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Daughter of Swords: a shining folk star

With "Dawnbreaker", the young Alexandra Sauser-Monnig releases a fascinating and unclichéd debut album of contemporary folk.

By Alexis Renaudat | Video of the Day | July 13, 2019
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Qobuz

You can hear a steam train in the distance, the cozy noise of tape hiss, and the unmistakable sound of someone’s guitar meeting the edge of a table. And then there’s that fingerpicking, like a steady limp. Close your eyes and you’d think you’re sitting right across the room when Alexandra Sauser-Monnig (Daughter of Swords) begins to spin her yarn. When you consider that the name of her project was chosen by picking a random tarot card, and then listen to her pastoral, introspective songs, you realize, this Vermont native has the storytelling itch.

Dawnbreaker might be her first solo album, but it’s clear she has a knack for songwriting.



That talent was first nurtured in the folk trio Mountain Man, but far from giving in to the dog-eared tropes of Appalachian music, the singer joined forces with Nick Sanborn (Made of Oak/Sylvan Esso) to introduce a few contemporary elements into her songs. Drum machines, ambient synths all modulate the atmosphere of her songs without ever watering them down. Shining Woman is a good example of this musical compromise; after a light-footed first section, Sauser-Monnig is joined by Amelia Meath, Molly Sarlé, Phil Cook and Ryan Gustafson for a full-house banger.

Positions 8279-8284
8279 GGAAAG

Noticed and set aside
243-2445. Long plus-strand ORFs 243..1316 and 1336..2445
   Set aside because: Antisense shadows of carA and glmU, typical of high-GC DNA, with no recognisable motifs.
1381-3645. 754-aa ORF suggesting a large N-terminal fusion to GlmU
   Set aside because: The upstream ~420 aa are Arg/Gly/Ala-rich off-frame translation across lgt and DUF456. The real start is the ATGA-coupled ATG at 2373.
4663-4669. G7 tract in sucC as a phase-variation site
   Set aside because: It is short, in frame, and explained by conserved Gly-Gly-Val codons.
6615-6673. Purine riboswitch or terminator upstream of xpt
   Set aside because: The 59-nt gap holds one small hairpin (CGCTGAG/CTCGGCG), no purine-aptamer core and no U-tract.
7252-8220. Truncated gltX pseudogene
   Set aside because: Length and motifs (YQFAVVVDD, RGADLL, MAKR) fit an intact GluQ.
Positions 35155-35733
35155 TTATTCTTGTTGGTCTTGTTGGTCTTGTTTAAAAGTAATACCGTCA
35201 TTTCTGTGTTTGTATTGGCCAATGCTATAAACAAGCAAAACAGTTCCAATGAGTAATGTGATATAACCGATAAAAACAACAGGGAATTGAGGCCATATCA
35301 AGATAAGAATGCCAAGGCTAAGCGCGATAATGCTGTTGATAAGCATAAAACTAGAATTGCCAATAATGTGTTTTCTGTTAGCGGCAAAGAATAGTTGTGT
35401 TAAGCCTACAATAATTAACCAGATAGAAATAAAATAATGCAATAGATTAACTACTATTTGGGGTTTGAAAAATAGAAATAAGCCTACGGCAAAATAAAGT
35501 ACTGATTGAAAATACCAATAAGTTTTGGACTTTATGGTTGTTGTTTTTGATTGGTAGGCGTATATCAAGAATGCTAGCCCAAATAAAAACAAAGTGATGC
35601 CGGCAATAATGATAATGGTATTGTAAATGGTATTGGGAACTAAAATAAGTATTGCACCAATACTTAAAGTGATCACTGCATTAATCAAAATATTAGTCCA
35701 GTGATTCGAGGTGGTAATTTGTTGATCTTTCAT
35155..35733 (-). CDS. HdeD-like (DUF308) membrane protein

Dawnbreaker is a promising debut album; Alexandra’s heightened folk sensitivity, her airy, careful singing and her thoughtful lyrics are all signs that she is the proverbial “one to watch”.

LISTEN TO DAWNBREAKER BY DAUGHTER OF SWORDS ON QOBUZ


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